Accessing the world’s knowledge: the importance of public humanities


This semester I’m lucky enough to teach my own research area in a MA/PhD course for my college’s interdisciplinary War Studies graduate programme. Together my class and I are reading exploration narratives from across the nineteenth century: Capt William Allen and Dr Thomas Thomson’s Narrative of the expedition … to the river Niger in 1841; Capt WE Parry’s Journal of a Third Voyage for the discovery of a Northwest Passage; and Arctic Miscellanies, the published version of an onboard newspaper produced and enjoyed by members of Capt Horatio Austin’s 1850 polar search for the missing Franklin Expedition, among others. It’s a distance learning course, and when I meet my students online, they could be anywhere the CAF has them stationed: Germany, Florida, CFB Alert, or on a ship with no fixed address. That’s part of the charm of teaching by distance. But distance teaching has as many challenges as it does charms: how to get books to students with no access to libraries or bookstores? How to access archival documents, the foundation of all our discussions, learning, and research?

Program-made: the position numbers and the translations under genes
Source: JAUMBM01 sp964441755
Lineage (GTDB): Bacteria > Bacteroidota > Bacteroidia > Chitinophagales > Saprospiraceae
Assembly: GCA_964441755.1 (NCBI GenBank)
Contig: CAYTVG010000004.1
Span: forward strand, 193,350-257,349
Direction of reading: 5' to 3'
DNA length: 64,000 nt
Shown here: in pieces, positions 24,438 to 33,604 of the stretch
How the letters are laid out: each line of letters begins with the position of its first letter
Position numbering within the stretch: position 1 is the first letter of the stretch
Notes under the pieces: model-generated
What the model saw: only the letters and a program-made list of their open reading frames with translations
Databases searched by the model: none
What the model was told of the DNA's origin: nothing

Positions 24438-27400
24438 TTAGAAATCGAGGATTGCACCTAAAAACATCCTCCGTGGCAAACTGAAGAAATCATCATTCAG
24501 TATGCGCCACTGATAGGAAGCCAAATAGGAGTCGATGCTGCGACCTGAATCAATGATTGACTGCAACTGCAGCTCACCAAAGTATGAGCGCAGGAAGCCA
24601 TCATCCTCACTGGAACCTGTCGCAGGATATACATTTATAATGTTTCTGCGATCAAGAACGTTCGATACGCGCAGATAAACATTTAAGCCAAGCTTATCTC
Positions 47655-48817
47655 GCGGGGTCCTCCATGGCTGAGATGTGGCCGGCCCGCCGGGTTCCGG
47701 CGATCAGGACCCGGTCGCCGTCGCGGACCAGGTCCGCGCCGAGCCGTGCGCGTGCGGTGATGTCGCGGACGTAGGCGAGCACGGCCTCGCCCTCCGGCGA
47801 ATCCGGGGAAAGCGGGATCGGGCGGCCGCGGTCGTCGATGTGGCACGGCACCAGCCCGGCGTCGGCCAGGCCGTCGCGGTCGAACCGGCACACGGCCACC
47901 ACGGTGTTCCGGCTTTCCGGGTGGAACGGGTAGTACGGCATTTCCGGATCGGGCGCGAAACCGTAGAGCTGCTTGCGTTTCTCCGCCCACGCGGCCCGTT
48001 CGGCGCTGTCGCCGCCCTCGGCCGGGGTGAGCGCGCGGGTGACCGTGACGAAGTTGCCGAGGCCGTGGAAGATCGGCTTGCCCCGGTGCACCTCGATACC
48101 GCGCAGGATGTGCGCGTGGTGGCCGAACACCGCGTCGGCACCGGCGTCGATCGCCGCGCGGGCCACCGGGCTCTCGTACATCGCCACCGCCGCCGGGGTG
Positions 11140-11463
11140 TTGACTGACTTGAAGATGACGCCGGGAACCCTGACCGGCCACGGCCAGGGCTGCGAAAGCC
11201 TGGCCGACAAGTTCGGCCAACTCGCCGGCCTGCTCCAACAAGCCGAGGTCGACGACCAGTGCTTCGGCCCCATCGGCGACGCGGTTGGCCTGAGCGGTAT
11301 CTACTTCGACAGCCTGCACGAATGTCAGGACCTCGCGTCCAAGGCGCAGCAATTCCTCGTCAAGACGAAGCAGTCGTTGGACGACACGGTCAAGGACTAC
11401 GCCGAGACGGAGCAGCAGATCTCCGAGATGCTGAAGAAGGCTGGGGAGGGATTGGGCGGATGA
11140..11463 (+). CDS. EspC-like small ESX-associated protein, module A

The answer to these considerable challenges: the wonderful world of digital and public humanities to the rescue! And it’s not just for online courses: the only way this material is available to most of us is through the amazing spaces offered by nonprofits like HathiTrust, that prioritizes “sharing the record of human knowledge,” and Internet Archive, whose mandate is to “provide Universal Access to All Knowledge.”

internet-archive-banner-black-logoIn our course, we look critically at historical exploration narratives to see how the lessons their writers and institutions learned can suggest different ways in which we (and our own military institution) can thoughtfully interact with our world. There are remarkable lessons to be gleaned from these texts, so relevant to public and military service today: how racism and cultural paternalism masquerade as idealism, how imperialism lurks in scientific objectivity, how failure can be read as success if it’s given the right spin. But the titanic task these nonprofits take on is way more important than just making texts available to grad students: the world needs these texts, and is a richer place as each new one gets added to the online collection. We would miss out on so much knowledge were these narratives to stay locked in a library accessible only to onsite scholars with special permission; we can’t learn from history if that history isn’t made available for reflection and consideration.

HathiTrust, Internet Archive, and other Public and Digital Humanities organizations celebrate and practice collectivity and stewardship of knowledge; their online repositories are a pure expression of their commitment to community and the public good. They bring the past to the present, and allow readers to use it while figuring out the future. Public Humanities recognizes that we’re all in this together, and so we all need access to as much information as possible. After all, without collective memory, history becomes more likely to repeat itself.

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